Comerinsky v. Augusta Coating and Manufacturing, LLC et al, No. 1:2018cv00198 - Document 34 (S.D. Ga. 2019)

Court Description: ORDER denying as moot 13 Motion to Dismiss; granting in part and denying in part 23 Motion to Dismiss. The parties are directed to confer and submit a Rule 26(f) Report, with proposed case deadlines, within seven days of the entry of this Order, as required by the Court's June 3, 2019 Order. Signed by Chief Judge J. Randal Hall on 09/03/2019. (thb)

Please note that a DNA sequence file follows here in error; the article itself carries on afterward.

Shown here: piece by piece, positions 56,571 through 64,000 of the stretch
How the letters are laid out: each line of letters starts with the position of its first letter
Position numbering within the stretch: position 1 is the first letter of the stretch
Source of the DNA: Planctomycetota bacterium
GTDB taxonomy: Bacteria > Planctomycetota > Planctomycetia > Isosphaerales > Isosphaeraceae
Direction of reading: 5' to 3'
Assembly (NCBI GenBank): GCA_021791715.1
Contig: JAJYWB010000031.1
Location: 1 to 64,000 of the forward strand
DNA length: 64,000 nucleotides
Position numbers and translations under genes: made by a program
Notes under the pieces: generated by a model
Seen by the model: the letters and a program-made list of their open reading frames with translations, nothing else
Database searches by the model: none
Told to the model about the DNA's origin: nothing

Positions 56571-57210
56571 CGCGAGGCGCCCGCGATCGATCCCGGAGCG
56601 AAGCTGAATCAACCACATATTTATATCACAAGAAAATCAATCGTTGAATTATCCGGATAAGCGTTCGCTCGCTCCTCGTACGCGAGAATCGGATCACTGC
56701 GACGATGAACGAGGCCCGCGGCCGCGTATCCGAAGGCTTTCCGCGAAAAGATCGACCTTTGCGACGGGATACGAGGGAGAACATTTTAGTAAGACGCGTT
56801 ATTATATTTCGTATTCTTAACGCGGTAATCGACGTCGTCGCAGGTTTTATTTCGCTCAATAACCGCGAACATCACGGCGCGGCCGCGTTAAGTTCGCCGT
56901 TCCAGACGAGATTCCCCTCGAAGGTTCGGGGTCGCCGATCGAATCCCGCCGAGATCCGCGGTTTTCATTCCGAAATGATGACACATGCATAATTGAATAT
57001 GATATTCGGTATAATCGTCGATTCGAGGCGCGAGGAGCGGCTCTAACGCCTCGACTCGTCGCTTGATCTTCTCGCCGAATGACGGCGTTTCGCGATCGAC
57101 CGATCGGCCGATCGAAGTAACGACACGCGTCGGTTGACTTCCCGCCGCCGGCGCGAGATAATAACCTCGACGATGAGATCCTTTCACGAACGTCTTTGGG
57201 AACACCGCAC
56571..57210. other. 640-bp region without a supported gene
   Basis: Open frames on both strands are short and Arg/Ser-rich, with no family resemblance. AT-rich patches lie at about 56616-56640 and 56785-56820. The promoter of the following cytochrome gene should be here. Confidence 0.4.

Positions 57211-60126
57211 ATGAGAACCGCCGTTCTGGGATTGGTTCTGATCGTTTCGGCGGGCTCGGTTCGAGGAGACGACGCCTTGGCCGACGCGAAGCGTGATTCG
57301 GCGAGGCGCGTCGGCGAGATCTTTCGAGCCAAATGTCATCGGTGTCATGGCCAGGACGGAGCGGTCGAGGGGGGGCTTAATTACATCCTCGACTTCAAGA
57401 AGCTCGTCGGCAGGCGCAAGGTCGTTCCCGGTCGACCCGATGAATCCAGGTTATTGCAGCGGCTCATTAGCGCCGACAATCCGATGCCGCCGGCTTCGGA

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Comerinsky v. Augusta Coating and Manufacturing, LLC et al Doc. 34 IN THE UNITED STATES DISTRICT COURT FOR THE SOUTHERN DISTRICT OF GEORGIA AUGUSTA DIVISION SONDRA COMERINSKY, * * Plaintiff, * k V. * CV 118-198 * AUGUSTA COATING AND * MANUFACTURING, ROGERS, * * LLC and BOB k Defendants. * ORDER This employment discrimination case arises from Plaintiff Sondra Comerinsky's employment with Defendant Augusta Coating and Manufacturing, and Bob Rogers' LLC (""ACM") . Before the Court IN Defendants ACM motion to dismiss for failure to state a claim. For the reasons set forth below. GRANTED is PART AND DENIED IN I. Defendants' motion to dismiss is PART. BACKGROUND Plaintiff began her employment with ACM in September 2015 as a Purchasing Assistant. supervisor was (Am. Compl. , Purchasing Manager Doc. 20, SI 10. ) Defendant allegedly harassed Plaintiff based on her gender. 36.) Bob Plaintiff's Rogers, who (See id. SISl 11- Despite multiple attempts to report Rogers to ACM's Human Resources C'HR") department. Plaintiff alleges nothing was done to prevent further harassment, which eventually led Plaintiff to quit her job in the summer of 2018. (See id. SISI 17-18, 21-23, 27-29, 37.) Plaintiff alleges that ""almost immediately" after the start of her employment Rogers ""began verbally abusing her." 11.) (Id. SI He often called Plaintiff an """ignorant, stupid Yankee,'" a "" "dumbass,'" """stupid,'" or he would say that she was """slow.'" (Id. SISl 11, 14-15, 19.) These comments were made on a ""daily basis." (Id. SISI 15, 19, 31.) normally occur during outbursts Further, Rogers' insults would where he was ""screaming" at Plaintiff about her work performance or other perceived problems. (Id. SISl 11, 30-31.) Plaintiff also alleges Rogers made numerous discriminatory comments about women. Rogers told Plaintiff that ""he liked it back when women did what they were told without question." SI 17.) (Id. After Plaintiff was in a car accident that caused a back injury, Rogers made rude comments to ACM vendors about Plaintiff including """she killed her last brain cell so she's now slow if you know what I mean. Make sure if you see her driving to get off the road!'" (Id. SI 14.) Next, Rogers said to Plaintiff """I thought you women were supposed to be able to multitask at least 100 things at a time - what is your problem, dumbass?'" 15.) (Id. SI Eventually, Rogers became physical with Plaintiff during his outbursts. In October 2016, Rogers was upset with Plaintiff about a purchase order. (Id. SI 16.) When Plaintiff tried to hand Rogers a copy of the purchase order, he slapped it out of her hand leaving scratches and bruises. (Id.) In January 2017, Rogers demanded Plaintiff print a purchase order that he accused her of making a mistake on. (Id. SI 20.) When Plaintiff tried to give the order to Rogers, he slapped the document from her hands causing scratches and bruises. (Id.) In March 2017, Plaintiff and ACM's QA Manager were discussing an issue on the production floor. (Id. SISI 24-25.) During that conversation, Rogers came behind Plaintiff, grabbed her by the arm, and pulled her away. intervened by stepping between (Id. SI 25.) Plaintiff instructing Plaintiff to return to her office. The QA Manager and Rogers and (Id.) As Plaintiff walked away, Rogers began ''screaming" that he was "'not done with her.'" (Id.) This incident left a bruise on Plaintiff's arm that she alleges took nearly two months to heal. (Id.) Plaintiff details two other similar incidents. First, in December 2017, Rogers began yelling at Plaintiff about a customer order. (Id. SI 30.) While Plaintiff discussed the issue with another employee over the phone, Rogers told Plaintiff to "'get off the fucking phone now.'" (Id.) Even when Plaintiff told Rogers she resolved the issue he said "'I don't give a fuck'" and "came at Plaintiff with an open hand as if he was going to hit her." (Id.) A few months prior, Rogers walked into Plaintiff's office after working on the production floor. (Id. ^ 27.) He stated, "^Sandy it's hot out on the plant floor and I'm all sweaty. Get over here and feel me.'" (Id.) When Plaintiff refused, Rogers insisted, "^I said get up and put your hand up the back of my shirt and feel how sweaty I am!'" (Id. SI 27.) was not an isolated incident. Plaintiff alleges this (Id. SI 28.) Plaintiff further alleges that Rogers withheld breaks from her, forced her to work personal errands for him. off the clock, and demanded (Id. SISI 12, 19, 32-33.) she run On March 6, 2018, Rogers forced Plaintiff to end her lunch break early to call a customer. (Id. SI 32.) When Plaintiff attempted to clock back in, Rogers told her ''I don't give you permission to clock in early. You fucked this up. You do as I said now!" Rogers ^^routinely" forced Plaintiff to (Id.) work through Thereafter, her lunch break, but still required her to clock out for an hour. SI 33.) (Id. Finally, Plaintiff contends Rogers commanded her to carry heavy boxes despite a documented back injury.^ (Id. SI 28.) When Plaintiff protested, Rogers insisted she move the boxes herself and not receive help from anyone else. (Id.) Plaintiff repeatedly alleges that Rogers did not insult, ridicule, withhold breaks. 1 ACM's HR Director and other managers instructed Plaintiff to not do any lifting and provided a special lumbar support office chair to her. (Am. Compl., 5 26.) 4 disregard medical restrictions, or become physical with any male employees. 11-12, 14-16, 19-20, 30, 33.) Plaintiff made multiple complaints to ACM's HR Manager Sarah^ about Rogers' conduct. After both incidents where Rogers slapped documents from Plaintiff's hand, she complained to the HR Manager and showed her injuries. (Id. SISI 17, 20-21.) Although the HR Manager promised to talk with Rogers, she never did, and often told Plaintiff Plaintiff '^that's Bob being Bob.'"^ informed the HR Manager about (Id. SI 21, 28.) Rogers' request When that Plaintiff rub his sweaty back, the HR Manager laughed and dismissed the complaint. (Id. SI 28.) In late 2017, Plaintiff twice approached ACM's Operations Manager Mike Welsh with complaints about Rogers' conduct; both times Welsh never took any action. (Id. SISI 27, 29.) In the spring of 2018, Plaintiff's boyfriend contacted ACM management about Rogers' behavior and sent a text message directly to Rogers stating: ""*1 just want to let you know that if you raise your voice with her one more time you will have the job to do by yourself. you.'" She is not going [sic] continue to be abused at work by (Id. SI 34.) The next day. Plaintiff was told that her boyfriend should not get involved in work matters and she should resolve her issues directly with Rogers instead of involving other 2 Plaintiff's Amended Complaint does not include Sarah's last name. 3 The HR Manager also discouraged Plaintiff from filing any police report about the physical incidents with Rogers. (Id. 1 18.) 5 managers. (Id. SI 35.) Plaintiff and Rogers. The HR Manager also called a meeting with (Id. SI 36.) At this meeting, the HR Manager characterized the text message as ''a direct threat on Rogers' life" and issued a written warning to Plaintiff. (Id.) Further, Rogers told Plaintiff she needed to raise any problems solely with him; the HR Manager agreed with Rogers' statement. (Id.) Shortly thereafter. Plaintiff quit her job and filed a charge with the Equal Employment Opportunity Commission (^"EEGC"). (Id. SISI 37-39.) Plaintiff brings federal and state law claims against Rogers and ACM. Plaintiff alleges a claim for hostile work environment and retaliation under Title VII.^ (See id. SISI 67-75.) Her state law claims include battery against Rogers; negligent retention and supervision, ratification, gross negligence and negligence per se against ACM; and intentional infliction of emotional distress, punitive damages, and attorney's fees against both Defendants. (See id. SISI 40-66.) Defendants' motion to dismiss construes the Amended Complaint to bring a claim for disparate treatment. However, Plaintiff's response brief makes no attempt to address Defendants' arguments to dismiss a disparate treatment claim. Further, it is not clear that Plaintiff plead such a claim. In Count VIII of the Amended Complaint titled ''Sex Discrimination and Harassment in Violation of Title VII," Plaintiff specifically alleges she was "subjected to a hostile work environment" from "severe and/or pervasive unwelcome statements and conduct by Defendant Rogers that substantially interfered with the terms and conditions of her employment." (Am. Compl., IS 68-69.) Nowhere in Count VIII, or the rest of the Amended Complaint, does Plaintiff make even a "threadbare recital" of the elements of a disparate treatment claim. See Ashcroft v. Iqbal, 556 U.S. 662, 678 (2009). Accordingly, the Court does not consider the Amended Complaint to plead a claim for disparate treatment. 6 Plaintiff already amended her complaint as a matter of course in response to Defendants' first motion to dismiss.^ before the Plaintiff's Court is Amended Defendants' Complaint Procedure 12(b)(6). renewed under motion Federal Rule Currently to of dismiss Civil (Doc. 23.) II. LEGAL STANDARD A motion to dismiss under Rule 12(b)(6) does not test whether the plaintiff will ultimately prevail on the merits of the case. Rather, it tests the legal sufficiency of the complaint. Swierkiewicz v. Sorema N.A., 534 U.S. 506, 511 (2002) (quoting Scheuer v. Rhodes, 416 U.S. 232, 236 (1974)). Therefore, the court must accept as true all facts alleged in the complaint and construe all reasonable plaintiff. inferences in the light most favorable to the See Hoffman-Pugh v. Ramsey, 312 F.3d 1222, 1225 (11th Cir. 2002). The court, however, need not accept the complaint's legal conclusions as true, only its well-pled facts. 556 U.S. 662 (2009). Ashcroft v. Iqbal, A complaint also must ''contain sufficient factual matter, accepted as true, 'to state a claim to relief that is plausible on its face.'" Id. at 678 (quoting Bell Atl. Corp. V. Twoitibly, 550 U.S. 544, 570 (2007)). The plaintiff is required 5 Because Plaintiff amended her complaint, Defendants' first motion to dismiss (Doc. 13) is DENIED AS MOOT. 7 to plead ''factual content reasonable inference misconduct alleged." that that the allows the defendant Although court is there is to draw the liable for the no probability requirement at the pleading stage, "something beyond . . . mere possibility . . . must be alleged." Twombly, 550 U.S. at 556-57 (citing Durma Pharm., Inc. v. Broudo, 544 U.S. 336, 347 (2005)). III. DISCUSSION Defendants' motion to dismiss challenges each of Plaintiff's claims in the Amended Complaint. First, Defendants seek dismissal of Plaintiff's Title VII claims against Rogers. Second, Defendants argue Plaintiff has not alleged facts to satisfy the necessary elements for her Title VII claims. Third, Defendants move to dismiss all the state law claims based on jurisdiction and statute of limitations. Finally, Defendants argue Plaintiff has not alleged sufficient facts to state a claim for negligence per se. A. Individual Liability Under Title VII Plaintiff's Amended Complaint does not clearly state whether her Title VII claims are made against ACM, Rogers, or both, nor does she state whether Rogers is sued in his individual capacity or as an agent of ACM. Defendants raise this issue in their motion to dismiss and request the Court dismiss all Title VII claims against Rogers. Plaintiff's response brief makes no attempt to address this argument or clarify the ambiguities of the Amended Complaint. '"The relief granted under Title VII is against the employer, not individual employees violation of the Act." 772 {11th Cir. 1991). whose actions would constitute a Busby v. City of Orlando, 931 F.2d 764, Consequently, ''the only proper individual defendants in a Title VII action would be supervisory employees in their capacity as agents of the employer." Hinson v. Clinch Cty. Bd. of Educ., 231 F.3d 821, 827 (11th Cir. 2000). Accordingly, to the extent Plaintiff brings Title VII claims against Rogers in his individual capacity, those claims are dismissed. B. Hostile Work Environment To bring a hostile work environment claim under Title VII, an employee must allege harassment "sufficiently severe or pervasive to alter the conditions of [her] employment." Suders, 542 U.S. 129, 131 (2004). Pa. State Police v. This requires the employee to allege the following: (1) that [she] belongs to a protected group; (2) that [she] has been subject to unwelcome harassment; (3) that the harassment [was] based on a protected characteristic of the employee . . . (4) that the harassment was sufficiently severe or pervasive to alter the terms and conditions of employment and create a discriminatorily abusive working environment; and (5) that the employer is responsible for such environment under either a theory of vicarious or of direct liability. Bryant v. Jones, 575 F.3d 1281, 1296 (11th Cir. 2009) (quoting Miller v. Kenworth of Dothan, Inc., 277 F.3d 1269, 1275 (11th Cir. 2002)). A viable plaintiff to hostile work environment allege the ^'workplace claim is requires permeated discriminatory intimidation, ridicule, and insult." the with Harris v. Forklift Sys., Inc., 510 U.S. 17, 21 (1993) (internal quotations omitted). the To that end, there must be some factual basis to show alleged harassment was based characteristic, such as gender. on the employee's protected See Mendoza v. Borden, Inc., 195 F.3d 1238, 1245-46 (11th Cir. 1999). Defendants first argue that Plaintiff does not allege facts to show Rogers' alleged harassment was gender-based. In Defendants' view, Rogers calling Plaintiff ''stupid," "ignorant," a "dumbass," and the various similar incidents was not harassment based on Plaintiff's gender. in a vacuum. However, those comments do not exist Rather, they must be viewed in the context of Rogers' multiple statements displaying a discriminatory attitude towards women. See Reeves v. C.H. Robinson Worldwide, Inc., 594 F.3d 798, 808 (11th Cir. 2010) (en banc) ("Workplace conduct is not measured in isolation . . . . [T]he evidence of harassment is considered both cumulatively and in the totality (internal quotation omitted)). 10 of the circumstances." In three separate instances, Rogers stated he "liked it back when women did Plaintiff, "I what thought they were told without you women were supposed question," to be told able to multitask at least 100 things at a time — what is your problem, dumbass," and made comments that could be reasonably construed to promote the stereotype that women were less capable drivers than men. (See Am. Compl., ff 14-15, 17.) A reasonable inference from these comments is that Rogers thought women were not as smart or capable as men and that they should play a subservient role. Moreover, Rogers' subsequent comments disparaging Plaintiff's intelligence or capabilities, although perhaps not discriminatory on their face, are in line with his previously expressed discriminatory view of women. Defendants cite several cases to support their proposition that, except for the three statements just mentioned, none of Rogers' comments or physical actions can Plaintiff's hostile work environment claim. be considered in Defendants rely on Edwards v. Prime, Inc., 602 F.3d 1276 (11th Cir. 2010), where the court determined that although the plaintiff alleged he was "threatened, assaulted, and shunned by his Hispanic and Latino co- workers," he did "not plausibly allege that he was harassed because he is Caucasian." Id. at 1301. That case is distinguishable, however, because the plaintiff specifically alleged the harassment he endured was motivated by his complaints to management about the 11 employment of illegal aliens, not because of his race. Here, Plaintiff repeatedly alleges the harassment was related to her gender and the Amended Complaint explanation for Rogers' behavior.® includes no other obvious Further, the multiple comments Rogers made about the intelligence of women or their role in the workplace are consistent with the insults he directed at Plaintiff during his frequents outbursts. Similarly, in Palmer v. McDonald, 624 F. App'x 699 (11th Cir. 2015) (per curiam), the plaintiff alleged no instances in which his race or national origin was ''explicitly mentioned." 704. Id. at Conversely, Plaintiff alleges three comments made by Rogers that mention her gender, all three of which cast women in a negative light. Simply put. Defendants' argument that the alleged harassment was not related to Plaintiff's gender assumes too much. Although Rogers did not explicitly state Plaintiff was "stupid" because she was a woman in every statements in isolation. instance, the Court cannot view those Instead, Rogers' insults must be viewed in the context of his earlier statements that disparage women's intelligence and call for them to be subservient to men in the 6 In Edwards, the plaintiff brought claims under the Racketeer Influenced and Corrupt Organizations Act and the Fair Labor Standards Act challenging the defendant's practice of hiring allegedly illegal aliens. See 602 F.3d at 1284. The hostile work environment and other employment discrimination claims grew out of his complaints about the defendant employing illegal aliens. See id. at 1286. In this case, Plaintiff only alleges employment discrimination and related state law claims. 12 workplace. Accordingly, construing the facts in the light most favorable to Plaintiff, the Court concludes the Amended Complaint includes sufficient facts to plausibly allege Rogers' harassment of Plaintiff was motivated by her gender. Defendants also challenge the Amended Complaint based on its failure to pervasive allege to employment. harassment alter the that terms is and sufficiently conditions of severe and Plaintiff's On this element, the employee must "subjectively perceive" the harassment as sufficiently severe and pervasive to alter the terms and conditions of employment. Mendoza, 195 F.3d at 1246 (quoting Harris, 510 U.S. at 21-22). The conduct must also be objectively severe and pervasive enough to alter the terms and conditions of employment, considering all the circumstances. Id. Under the objective inquiry, courts consider four factors: "(1) the frequency of the conduct; (2) the severity of the conduct; (3) whether the conduct is physically threatening or humiliating, or a mere offensive utterance; and (4) whether the conduct unreasonably interferes with the employee's job performance." As to harassment the frequency occurred "on a factor. daily Plaintiff basis." (Am. alleges Compl., Id. Rogers' SI 15.) Rogers "constantly" called Plaintiff "stupid" or "ignorant," and regularly referred to her as a "stupid Yankee." (Id. SISI 11, 15, Neither party addresses the subjective element; however, it is clear Plaintiff alleged facts to show she subjectively perceived the harassment as severe and pervasive considering her multiple complaints about Rogers' conduct. 13 19.) With respect to specific examples. Plaintiff details at least eleven incidents of harassment over her two-year employment at ACM. These eleven incidents supplement Plaintiff's allegations that Rogers' ''verbal abuse" occurred "daily." (Id. ff 19, 31.) With respect to severity. Plaintiff alleges multiple facts to show that Rogers' conduct went beyond "the sporadic use of abusive language, gender-related jokes, and occasional teasing" that is not actionable under Title VII. 524 U.S. 775, 788 (1998). Faraqher v. City of Boca Raton, For example, Rogers' outbursts typically involved screaming obscene language and insults at Plaintiff. The alleged harassment eventually escalated three incidents in which Rogers became physical with Plaintiff. The third factor is particularly instructive in this case. Plaintiff alleges Rogers twice slapped documents from Plaintiff's hand and once forcefully grabbed her by the arm. three incidents caused physical injuries. Each of these These allegations show that Rogers' conduct was more than physically threatening, it escalated to actual physical contact. Moreover, there is at least one other incident that can be considered physically threatening. In December 2017, Rogers began screaming and cursing at Plaintiff over a customer order and came at her "with an open hand as if he was going to hit her." Rogers also (Am. Compl., SI 30.) engaged humiliating to Plaintiff. in conduct that can be considered Rogers told ACM vendors that Plaintiff 14 was ''slow" and insinuated she and other women were bad drivers. Moreover, the regularity and severity of Rogers' insults raises those comments above mere offensive that is actionable under Title VII. utterances and into conduct All told, this factor heavily favors Plaintiff. Finally, the Amended Complaint includes concrete examples of how the alleged harassment changed the terms and conditions of Plaintiff's employment. Over the course of Plaintiff's two years at ACM, Rogers' name-calling worsened, and sometimes accompanied by physical acts. forcing her to work through lunch his outbursts were Furthermore, Rogers began breaks off the clock, run personal errands for him, and perform tasks against medical advice. Taking Plaintiff's allegations as true, the Court concludes that the alleged harassment was sufficiently severe and pervasive to alter the terms and conditions of Plaintiff's employment. Overall, Plaintiff alleged sufficient facts to support a plausible claim for hostile work environment. Therefore, Defendants' motion to dismiss that claim is denied. C. Retaliation Under Title VII, it is unlawful to discriminate against any individual for engaging in a statutorily protected activity, such as filing a charge of discrimination with the EEOC or using an employer's internal grievance procedure. 42 U.S.C. § 2000e-3{a); see also Rollins v. State of Fla. Dep't of Law Enf't, 868 F.2d 15 397, 400 (11th Cir. 1989). A prima facie case of retaliation requires a plaintiff to prove that (1) she engaged in a statutorily protected activity; (2) she suffered an adverse employment action; and (3) there is a causal link between the two. Crawford v. Carroll, 529 F.3d 961, 970 (11th Cir. 2008). Defendants first contend that Plaintiff failed to allege she engaged in protected activity because she did not have an objectively reasonable belief that Rogers engaged in gender-based discrimination. According to Defendants, Plaintiff did not identify any similar situated male employees that Rogers treated more favorably, and therefore, is was not objectively reasonable for her to think Rogers engaged in unlawful discrimination. Utilizing informally an employers' voicing internal complaints to protected activity under Title VII. grievance procedures or qualifies as Rollins, 868 F.3d at 400. An supervisors employee claiming retaliation must have ""a good faith, reasonable belief that the employer has engaged in unlawful employment practices." Little v. United Techs., Carrier Transicold Div., 103 F.3d 956, 960 (11th Cir. 1997). In this case, Plaintiff complained about Rogers' harassing behavior to ACM's HR Manager and Operations Manager. During these complaints. Plaintiff detailed Rogers' comments disparaging women, the physical incidents, and pointed out that Rogers did not treat male employees this way. As shown above. Plaintiff has plead a 16 viable gender-based hostile work environment claim. Thus, it was objectively reasonable for her to believe that Rogers engaged in an unlawful employment practice when she made the complaints. Next, Defendants argue adverse employment action. that Plaintiff did not suffer an Under Title VII's anti-retaliation provision, "a plaintiff must show that a reasonable employee would have found the challenged action materially adverse." Burlington N. & Santa Fe Ry. Co. v. White, 548 U.S. 53, 67-68 (2006). In the retaliation context, materially adverse "means it well might have dissuaded a reasonable worker from making or supporting a charge of discrimination." Id. (internal quotation omitted). The Supreme Court emphasized that "[c]ontext matters" when analyzing what constitutes an adverse employment action. See id. at 69 ("[T]he significance of any given act of retaliation will often depend upon the particular circumstances.").^ Plaintiff argues she suffered an adverse employment action from the written warning she received after her boyfriend texted Rogers. Although reprimands are not, per se, materially adverse changes under Title VII, they may qualify as adverse employment actions under the particular circumstances of a case. See Rayner V. Dep't of Veterans Affairs, 684 F. App'x 911, 915 (11th Cir. 2017) (citing Burlington, 548 U.S. at 69.) ® The "more liberal view of what constitutes an adverse employment action" adopted by the Supreme Court in Burlington applies only to Title VII retaliation claims and "has no application to substantive Title VII discrimination claims." Crawford, 529 F.3d at 974 n.l4. 17 Plaintiff alleges that at the meeting where she received the written warning, Rogers and the HR Manager required Plaintiff to raise all future harassment complaints solely with Rogers. context of this meeting is important. The Plaintiff and Rogers were brought together by the HR Manager to discuss Plaintiff's ongoing issues. Instead of addressing the harassment, the HR Manager issued a written warning to Plaintiff for her boyfriend's text message and instructed Plaintiff to raise all future harassment complaints with Rogers. Thus, after the meeting and written warning, "there was no recourse for her within ACM besides going to her harasser." (Am. Compl., 5 37.) Shortly after the meeting. Plaintiff ended her employment with ACM.® By viewing the facts in the light most favorable to Plaintiff, the Court concludes that restricting Plaintiff's ability to raise harassment complaints and issuing her a written warning may have dissuaded a reasonable worker from making or supporting a charge of discrimination. Therefore, Plaintiff plead sufficient facts to state a plausible claim for retaliation under Title VII. Defendants' motion to dismiss Plaintiff's retaliation As such. claim is denied. ® Plaintiff makes no attempt to plead a claim for constructive discharge under Title VII or argue that such a claim may be viable. 18 D. State Law Claims Defendants request the Court decline jurisdiction on Plaintiff's state law claims after dismissing all federal claims. However, as shown above, Plaintiff has plead a viable claim for hostile work environment and retaliation under Title VII. Consequently, under 28 U.S.C. § 1367, the Court has supplemental jurisdiction over Plaintiff's state law claims that arise from the same facts as her federal claims. 1. Statute of Limitations Defendants contend that the statute of limitations bars Plaintiff's state law claims that arose more than two years prior to Plaintiff filing this action. In Georgia, personal injury claims, such as the claims made here, are subject to a two-year statute of limitations. O.C.G.A. § 9-3-33; M.H.D. v. Westminster Schs., 172 F.3d 797, 803 (11th Cir. 1999) (personal injury claims such as ''assault, battery, intentional infliction of emotional distress, and negligence all constitute claims of injury to the individual, and therefore are governed by section 9-3-33"). Plaintiff's brief does not include any arguments responding to Defendants' statute of limitations defense. In fact. Plaintiff completely omits any arguments about her state law claims. Courts 10 Defendants make no attempt to identify which claims are supported by actions or inactions that occurred before November 8, 2016, nor do they mention any specific facts that should not be considered. 19 in the Eleventh Circuit and elsewhere find that a plaintiff's "failure to respond is in itself grounds for the Court to rule in favor of defendant." Brown v. J.P. Turner & Co., 2011 WL 1882522, at *5 (N.D. Ga. May 17, 2011); see, e.g.. Black v. N. Panola Sch. Dist., 461 F.3d 584, 588 n.l (5th Cir. 2006) (finding plaintiff abandoned claim by failing to defend it in response to a motion to dismiss); Thompson v. United States, 2019 WL 149553, at *7 n.4 (S.D. Ga. Jan. 9, 2019); Kirkland v. Cty. Comm'n of Elmore Cty., 2009 WL 596538, at *2 (M.D. Ala. Mar. 6, 2009) (collecting cases). Even if Plaintiff offered a response, it is not apparent how she could successfully refute Defendants' argument. Plaintiff filed this action on November 8, 2018, so any claims that accrued before November 8, 2016, are untimely under the applicable two- year limitations period. However, the statute of limitations does not entirely bar Plaintiff's state law claims. Rather, it only bars claims based on events that occurred before November 8, 2016. See Tomczyk v. Jocks & Jills Rest., LLC, 198 F. App'x 804, 814-15 (11th Cir. 2006) ("There is no basis for concluding that a plaintiff who fails to file her complaint in time to cover all of the tortious conduct inflicted on her is barred from seeking relief for that which is inflicted during the limitations period.").i2 The Court's Local Rules provide: "Failure to respond within the applicable time period shall indicate that there is no opposition to a motion." L.R. 7.5. 12 For example, Plaintiff cannot base her battery claim on the October 2016 episode, but she also alleges two other physical incidents in January and March 2017 that could support the claim. Moreover, negligent retention claims based on an employer's negligence in retaining the plaintiff's alleged harasser 20 Therefore, Defendants' motion to dismiss is granted as to Plaintiff's state law claims based on actions occurring more than two years prior to November 8, 2018. 2. Negligence Per Se Claim Finally, Defendants seek dismissal of Plaintiff's negligence per se claim because she failed to allege a statute or regulation. Again, Plaintiff violation of any makes no attempt to respond to this argument. Under Georgia law, negligence per se arises when a defendant violates a statute or ordinance, satisfying, as a matter of law, the first two elements of a negligence claim. Transp., 256 Ga. App. 342, 349 (2002). Hubbard v. Dep't of The plaintiff must point to a statute, ordinance, or regulation that imposes a legal duty. See id. at 350. Further, the plaintiff must fall into the class of persons the statute was intended to protect and suffer the harm the statute was intended to guard against. Id. Here, Plaintiff does not allege what statute, ordinance, or regulation Defendants violated. The Amended Complaint only makes conclusory allegations that Defendants violated O.C.G.A. §§ 51-1— 4 and 51-1-8. However, neither of those statutes impose a legal duty. O.C.G.A. § 51-1-8 is a general tort statute that ''operate[s] in conjunction with a statute . . . that imposes a legal duty but accrue, at the latest, on the last day of the plaintiff's employment. See Harris v. Fulton-DeKalb Hosp. Auth., 255 F. Supp. 2d 1347, 1374 (N.D. Ga.), aff'd, 48 F. App'x 742 (11th Cir. 2002). 21 does not expressly provide a cause of action." Telecoimn., LLC v. Cobb Cty. ^ See Bellsouth 342 Ga. App. 323, 329 (2017), rev^ d on other grounds, 305 Ga. 144 (2019); see also Reilly v. Alcan Aluminum Corp., 272 Ga. 279, 280 (2000) (Section 51-1-8 "merely set[s] forth general principals of tort law"). That statute cannot, by itself, form the basis of a negligence per se claim because it imposes no legal duties. Similarly, O.C.G.A. § 51-1-4 does not create a legal duty, it merely defines "slight diligence" and "gross state law. negligence" under To state a claim. Plaintiff must allege violation of a statute that imposes a legal duty. See, e.g., Bellsouth, 305 Ga. 144, 153-55 (analyzing whether provision of Georgia Emergency Telephone Number 911 Service Act gave rise to a legal duty); Wells Farqo Bank, N.A. v. Jenkins, 293 Ga. 162, 165 (2013) (considering whether provision of Gramm-Leach-Bliley Act gave rise to a legal duty); Reilly, 272 Ga. at 280 (evaluating whether Georgia's age discrimination statute gave rise to a legal duty). Plaintiff's reliance on general tort provisions is insufficient to maintain her negligence per se claim. Moreover, Plaintiff cannot invoke Title VII as the statute underlying her negligence per se claim. See Owens v. Gen. Elec. Co., 2010 WL 11493297, at *4-6 (N.D. Ga. Jan. 20, 2010) (citing Reilly, 272 Ga. at 280.) Title VII already creates a cause of action, and Plaintiff asserted claims under that remedial scheme, 22 so she cannot maintain a "duplicative" remedy under state law. See id.; see also Higdon v. Jackson, 393 F.3d 1211, 1221-22 {11th Cir. 2004) (holding the plaintiff could not maintain a negligence per se claim by alleging Disabilities Act). a violation of the Accordingly, Defendants' Americans motion with to dismiss Plaintiff's negligence per se claim is granted. IV. CONCLUSION In accordance with the foregoing, Defendants' motion dismiss (Doc. 23) is GRANTED IN PART AND DENIED IN PART. to The parties are DIRECTED to confer and submit a Rule 26(f) Report, with proposed case deadlines, within seven days of the entry of this Order, as required by the Court's June 3, 2019 Order. 33.) (Doc. Finally, Defendants' motion to dismiss Plaintiff's original Complaint (Doc. 13) is DENIED AS MOOT. ORDER ENTERED at Augusta, Georgia, this day of September, 2019. ^CHTEF JUDGE UNITED^ STATES DISTRICT COURT fERN 23 DISTRICT OF GEORGIA